This past week, I had a caricature assignment. Caricatures aren’t usually my favorite art form, but it was interesting because of the way the class is held. The first step is extensive visual research on the person, then word lists based on different aspects of the person. I picked Gothic poet Edgar Allan Poe, so his words and poems also helped with generating a word list.
Next, our discussion was to share 3 caricature artists who could serve as an inspiration for our assignment. I picked David Levine, Mort Drucker, and Miguel Covarrubias who did Stanley Kubrick, Albert Einstein, and FDR below.
We had to do a final line drawing, 2 value sketches, and 2 color options based on a value sketch that we liked best. I drew the original in pencil on Mylar (much cleaner to erase) then added value and color using Photoshop and an iPad Pro and Apple Pencil. Caricature is helpful because it teaches you to simplify and pick the key features that make up a person or his or her expression.
Which do you like best? I think my teacher liked orange Poe the best, but I thought the purple Poe best fit with his melancholia. I also just opened up a store on Red Bubble. If you’d like to get a print or card, visit HERE. If you’d like to get an orange Poe instead, email me at [email protected] The final is due this week and I was thinking of adding some background.
Red Bubble is pretty easy to set up for all types of gifts and merchandise. I can see why artists like it so much. Poe pillow anyone?
I had a great time in a 1-day pastel workshop at the Cole Art Studio. I used Nupastels on LaCarte paper for this painting of a dik dik, a small antelope that lives in Africa. I worked on this in the afternoon.
In the morning, I painted an African hornbill.
Pastels seem almost effortless. I’m looking forward to doing more.
Meet Moorehead (left) and Doubleday (right). They’re a work in progress. I haven’t completely decided their back story yet. The sketch was colored in with CarbOthello pastel pencils (I like them) on Canson Mi Teintes paper. I just got a pack of La Carte and also Sennelier soft pastels and will be experimenting with those too.
I’m going to take a one day pastels workshop with Janis Graves this weekend through Cole Gallery and looking forward to it. I’ll paste a sample of her art below.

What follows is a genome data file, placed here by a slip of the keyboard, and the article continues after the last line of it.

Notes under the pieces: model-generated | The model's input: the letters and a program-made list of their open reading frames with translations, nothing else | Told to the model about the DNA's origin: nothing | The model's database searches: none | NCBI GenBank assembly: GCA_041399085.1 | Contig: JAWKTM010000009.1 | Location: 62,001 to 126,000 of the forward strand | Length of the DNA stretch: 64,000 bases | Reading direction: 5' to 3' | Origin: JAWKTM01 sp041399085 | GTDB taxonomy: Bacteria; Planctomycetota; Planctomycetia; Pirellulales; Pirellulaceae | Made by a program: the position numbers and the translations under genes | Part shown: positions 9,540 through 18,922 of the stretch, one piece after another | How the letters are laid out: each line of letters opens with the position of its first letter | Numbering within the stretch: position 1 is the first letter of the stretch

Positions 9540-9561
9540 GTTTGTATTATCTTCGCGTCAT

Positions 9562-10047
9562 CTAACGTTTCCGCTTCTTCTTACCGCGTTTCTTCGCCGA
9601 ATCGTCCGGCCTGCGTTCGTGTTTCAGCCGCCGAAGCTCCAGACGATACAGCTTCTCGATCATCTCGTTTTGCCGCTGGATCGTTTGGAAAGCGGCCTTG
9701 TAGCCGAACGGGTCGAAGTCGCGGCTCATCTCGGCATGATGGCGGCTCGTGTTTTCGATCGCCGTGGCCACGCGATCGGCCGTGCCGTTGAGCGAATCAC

The Guild of Natural Science Illustrators also posted the group mural that I worked on at the Santa Cruz Conference.
There were 3. Here’s the one I drew a little egret (corner right) catching a fish. It’s on exhibit at the Sanctuary Exploration Center that’s part of the Monterey Bay National Marine Sanctuary. It was a great conference.
I just heard today that Hornblower During the Crisis has been accepted in the SCBWI Western Washington Illustrators Exhibit at the Washington State Convention Center! This will be my first juried group exhibition. It runs from July 1- September 30th. I also just dropped off some art for the Best of the Gage Exhibition. The exhibition and sale there is June 17th, and of course the Clymer Museum exhibition goes through June 25th.
In addition to school, I’ve been experimenting with different ways of adding color. This past week I did some colored pencil work with the black and white owl and frog drawing. I like really like Faber-Castell Polychromos. They are oil-based, so blend with baby oil and can work side-by-side with watercolor paints or pencils.
I’ve also been doing some sketching and thinking about doing some illustrations for Hans Christian Anderson’s Snow Queen. There are two good crow characters that are part of the story so I thought it would be nice to do. We get a lot of crow visitors in the backyard.
I also saw an inspiring video today. Sargy Mann is a painter who became blind when he was his 30’s. See his story below.